The plan lays out how the management culture of the NHS had to change to “root out bullying and harassment” with an admission that all staff will have experienced a dysfunctional working environment at some point.

“It cannot be right that there are no agreed competencies for holding senior positions in the NHS or that we hold so little information about the skills, qualification or career history of our leaders,” the plan states.

“A series of reports over the last decade have all highlighted a ‘revolving door’ culture where leaders are quietly moved elsewhere in the NHS, facilitated by ‘vanilla’ references,” the plan continues. “These practices must end.”

A government-ordered review has previously recommended a set of core skills for managers. The NHS has now pledged to draw up “an explicit set of competencies, values and behaviours required in different senior leadership roles”. This could include, for example, honesty and protecting patient safety.

Ministers have previously promised a central database of directors’ qualifications. The NHS has now pledged to “develop options to create a registration scheme for NHS managers similar to those used in other healthcare professions and in finance”. It is unclear whether such registration would be compulsory. The plan concedes: “The lack of a transparent, fair and consistent process for the appraisal of senior leaders has contributed substantially to the challenges we face today.”

The plans do not address higher pension taxes for top earners, which are forcing many consultants to retire early or turn down extra shifts to avoid bills for tens of thousands of pounds.

Mistakes due to overwork are manslaughter. Not enough sickness and absenteeism? Nobody blames the management and politicians… “Wise doctors will retreat from the front line now?”

The Health Services Procurement – inefficient and risky… Centralisation and management control is needed

This mismanagement of the NHS amounts to neglect

Image result for revolving door cartoon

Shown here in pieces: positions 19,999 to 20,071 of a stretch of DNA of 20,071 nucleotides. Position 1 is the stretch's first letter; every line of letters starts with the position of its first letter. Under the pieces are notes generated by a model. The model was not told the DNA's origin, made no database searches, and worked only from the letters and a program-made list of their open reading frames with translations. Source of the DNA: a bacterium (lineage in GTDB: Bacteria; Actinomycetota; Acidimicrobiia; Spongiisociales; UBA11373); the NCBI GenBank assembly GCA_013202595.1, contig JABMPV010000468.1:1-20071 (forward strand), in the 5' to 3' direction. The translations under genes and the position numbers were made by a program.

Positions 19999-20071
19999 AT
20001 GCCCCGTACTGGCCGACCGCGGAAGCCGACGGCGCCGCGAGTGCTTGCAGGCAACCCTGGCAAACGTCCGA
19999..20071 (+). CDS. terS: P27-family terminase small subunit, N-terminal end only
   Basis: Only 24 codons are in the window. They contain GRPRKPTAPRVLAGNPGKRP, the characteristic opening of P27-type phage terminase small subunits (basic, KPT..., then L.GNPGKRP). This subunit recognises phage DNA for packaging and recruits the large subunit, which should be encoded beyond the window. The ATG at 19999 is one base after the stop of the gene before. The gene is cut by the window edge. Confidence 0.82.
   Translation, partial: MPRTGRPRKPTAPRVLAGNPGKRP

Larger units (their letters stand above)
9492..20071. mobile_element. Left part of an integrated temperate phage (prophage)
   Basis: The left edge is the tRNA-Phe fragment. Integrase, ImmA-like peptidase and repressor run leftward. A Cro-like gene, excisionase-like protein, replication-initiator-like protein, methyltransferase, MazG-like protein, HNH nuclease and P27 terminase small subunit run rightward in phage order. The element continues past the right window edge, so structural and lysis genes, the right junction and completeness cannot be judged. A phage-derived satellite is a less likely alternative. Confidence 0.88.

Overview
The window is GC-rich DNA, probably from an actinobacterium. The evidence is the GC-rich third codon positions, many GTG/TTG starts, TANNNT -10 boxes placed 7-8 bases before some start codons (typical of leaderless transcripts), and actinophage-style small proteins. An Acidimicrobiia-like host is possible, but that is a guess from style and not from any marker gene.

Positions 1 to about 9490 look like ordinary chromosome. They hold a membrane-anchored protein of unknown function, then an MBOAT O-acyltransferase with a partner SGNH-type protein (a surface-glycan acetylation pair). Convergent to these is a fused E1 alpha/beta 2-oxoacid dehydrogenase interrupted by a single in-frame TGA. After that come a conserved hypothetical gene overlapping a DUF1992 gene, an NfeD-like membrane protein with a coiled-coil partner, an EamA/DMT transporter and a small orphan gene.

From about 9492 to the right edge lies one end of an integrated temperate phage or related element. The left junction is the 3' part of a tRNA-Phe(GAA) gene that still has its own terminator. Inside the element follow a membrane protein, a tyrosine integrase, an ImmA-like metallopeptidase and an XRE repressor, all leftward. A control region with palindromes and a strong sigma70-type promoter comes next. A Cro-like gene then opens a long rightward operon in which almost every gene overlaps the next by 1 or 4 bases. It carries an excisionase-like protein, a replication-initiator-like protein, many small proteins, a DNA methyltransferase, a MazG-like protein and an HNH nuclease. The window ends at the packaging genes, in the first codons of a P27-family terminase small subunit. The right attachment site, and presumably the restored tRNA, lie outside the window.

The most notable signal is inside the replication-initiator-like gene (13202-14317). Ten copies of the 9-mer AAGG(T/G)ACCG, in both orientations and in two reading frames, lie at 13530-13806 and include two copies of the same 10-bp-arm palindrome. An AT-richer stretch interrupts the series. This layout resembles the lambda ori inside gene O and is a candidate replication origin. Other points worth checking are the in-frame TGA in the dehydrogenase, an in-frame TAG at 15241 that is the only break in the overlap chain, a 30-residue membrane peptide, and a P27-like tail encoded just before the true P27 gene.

No Out of Hours service for taxpayers in Pembrokeshire. Be prepared to camp wherever you are sent…

As readers know there is no NHS, and in Pembrokeshire citizens who pay their taxes have no  GP Out of Hours Service/ Doctors on Call – in Pembrokeshire County …  

If you are elderly, or have young children, it looks as if you will have to camp in Casualty, and even that is poorly staffed, incompletely covered, and failing. NHS 111 is an appalling service. Confidence is failing, and private care will have to step in when the demand for it occurs. If there are deaths this might be sooner rather than later.

ITV news reports that for the second week running “GP shortages mean Out of Hours closures. 5th April 2019.

and prior to this, on 29th March: Out of Hours GP service closed again at Withybush Hospital this weekend.

For those who don’t know the area, the nearest (and also failing) DGH is 35 miles and many agricultural vehicle obstructions away, in Carmarthen. The situation is akin to the loss of services in Chester, except this is worse: it is access to emergency care rather than cold planned care that has been rationed out by successive administrations (of all colour).

The service in West Wales is now an official failure… but nobody is admitting their complicity in this disaster. The Post Code lottery is worse for distant and remote places. We are expecting a decision on a new hospital… 

Image result for camping hospital

GP shortages this weekend mean that out of hours services in Carmarthenshire and Pembrokeshire will be closed intermittently. 5th April ITV News 

Hywel Dda University Health Board says they are continuing efforts to fill the shifts but expect the following disruptions:

  • Withybush General Hospital – closed 12am to 8am on Sunday.
  • Prince Philip Hospital – closed 2pm on Saturday until 8am on Sunday.
  • Glangwili General Hospital – closed from 10:30pm on Saturday to 8am on Sunday.

Analysis by Health Reporter James Crichton-Smith:

The fact that Hywel Dda is struggling to fill its GP out of hours rota is not a new one.

Health boards across Wales regularly have gaps in GP out of hours cover and Hywel Dda has previously warned of a shortfall at weekends, like it has this afternoon.

Read more:

Staffing problems and poor morale affecting GP out of hours

Health Board has had no doctor available overnight

The cause is a simple, and familiar, one. There simply aren’t enough GPs in Wales.

Efforts are ongoing to try and change this. The Welsh Government has its Train. Work. Live. campaign – and it has been getting results.

But training new GPs and attracting them to Wales takes time. The challenges are in the here and now.

August 2013:A series of intellectually and ideologically bancrupt administrations has led us to a GP recruitment crisis.

April 2019: GP suicides: LMCs call for action to reduce “appalling” numbers

March 2016: Top GP warns of threat to NHS as BMA calls emergency conference

August 2014: Recruitment rationing: GP magazine calls on political parties to support general practice

Image result for camping hospital